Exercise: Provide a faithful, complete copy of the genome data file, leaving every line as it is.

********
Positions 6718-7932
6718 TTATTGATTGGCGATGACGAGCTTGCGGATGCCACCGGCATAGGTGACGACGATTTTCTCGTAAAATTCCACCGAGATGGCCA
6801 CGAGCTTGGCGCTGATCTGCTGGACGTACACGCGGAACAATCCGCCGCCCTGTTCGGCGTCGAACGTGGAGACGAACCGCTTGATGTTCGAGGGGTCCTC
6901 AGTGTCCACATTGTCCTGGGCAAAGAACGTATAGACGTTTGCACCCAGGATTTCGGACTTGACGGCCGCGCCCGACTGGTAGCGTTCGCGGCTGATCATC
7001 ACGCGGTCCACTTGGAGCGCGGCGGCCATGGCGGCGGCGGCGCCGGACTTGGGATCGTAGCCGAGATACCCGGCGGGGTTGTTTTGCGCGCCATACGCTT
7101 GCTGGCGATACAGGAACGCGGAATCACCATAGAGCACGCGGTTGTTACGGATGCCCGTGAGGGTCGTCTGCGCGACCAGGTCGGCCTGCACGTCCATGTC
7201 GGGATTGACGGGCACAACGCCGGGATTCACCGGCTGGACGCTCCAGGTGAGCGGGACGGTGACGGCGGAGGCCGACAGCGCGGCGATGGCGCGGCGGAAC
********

Positions 6718-7932
6718 TTATTGATTGGCGATGACGAGCTTGCGGATGCCACCGGCATAGGTGACGACGATTTTCTCGTAAAATTCCACCGAGATGGCCA
6801 CGAGCTTGGCGCTGATCTGCTGGACGTACACGCGGAACAATCCGCCGCCCTGTTCGGCGTCGAACGTGGAGACGAACCGCTTGATGTTCGAGGGGTCCTC
6901 AGTGTCCACATTGTCCTGGGCAAAGAACGTATAGACGTTTGCACCCAGGATTTCGGACTTGACGGCCGCGCCCGACTGGTAGCGTTCGCGGCTGATCATC
7001 ACGCGGTCCACTTGGAGCGCGGCGGCCATGGCGGCGGCGGCGCCGGACTTGGGATCGTAGCCGAGATACCCGGCGGGGTTGTTTTGCGCGCCATACGCTT
7101 GCTGGCGATACAGGAACGCGGAATCACCATAGAGCACGCGGTTGTTACGGATGCCCGTGAGGGTCGTCTGCGCGACCAGGTCGGCCTGCACGTCCATGTC
7201 GGGATTGACGGGCACAACGCCGGGATTCACCGGCTGGACGCTCCAGGTGAGCGGGACGGTGACGGCGGAGGCCGACAGCGCGGCGATGGCGCGGCGGAAC